Theodore Enslin (1925-2011)
Though I always enjoyed Enslin’s lyrical work, those volumes upon volumes of small poems or sequences of small poems, with very often musical titles — Etudes, etc. — the moments of deepest involvement with that magisterial oeuvre came in the early seventies in England when I read through the three long poems that I believe are & will remain the core of the work: the four volumes + Coda of FORMS (those lovely black & orange hardcover books from The Elizabeth Press in that nearly old-fashioned or just British feeling 9/10 point Times Roman), the 490-page SYNTHESIS and the 2 volumes of RANGER (both from Richard Grossinger’s North Atlantic Books). Not much seems to be in print right now, except for the late quasi-autobiographical novella, I, BENJAMIN. I do hope that the NPF will reissue the excellently edited (by Mark Nowak) selected short poems THEN, AND NOW, but that the other long poems will also find their way back into print. They are important texts in the mid-20th-century, post-Poundian redefinition of the American “long poem.”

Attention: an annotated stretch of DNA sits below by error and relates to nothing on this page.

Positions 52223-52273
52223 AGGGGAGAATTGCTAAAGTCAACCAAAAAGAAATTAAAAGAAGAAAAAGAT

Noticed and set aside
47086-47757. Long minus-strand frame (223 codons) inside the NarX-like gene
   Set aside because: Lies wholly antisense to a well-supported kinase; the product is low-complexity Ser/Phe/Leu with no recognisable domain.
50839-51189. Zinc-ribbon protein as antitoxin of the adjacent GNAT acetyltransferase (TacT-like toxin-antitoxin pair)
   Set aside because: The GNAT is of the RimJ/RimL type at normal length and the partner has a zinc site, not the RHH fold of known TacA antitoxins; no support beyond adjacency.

Here are 2 pages (ending on a comma, in mid-air, incomplete, & therefore asking the reader to seek out the books) from section XXI of volume 1 of FORMS, dealing with edible, healing & other plants located in the environment around him, thus early very conscious involvements with the matters of ecology, the earth-household, & healing needs (it was Enslin who first made me aware of homeopathy). Take care, Ted, & thanks for the gifts of mind & music & matter.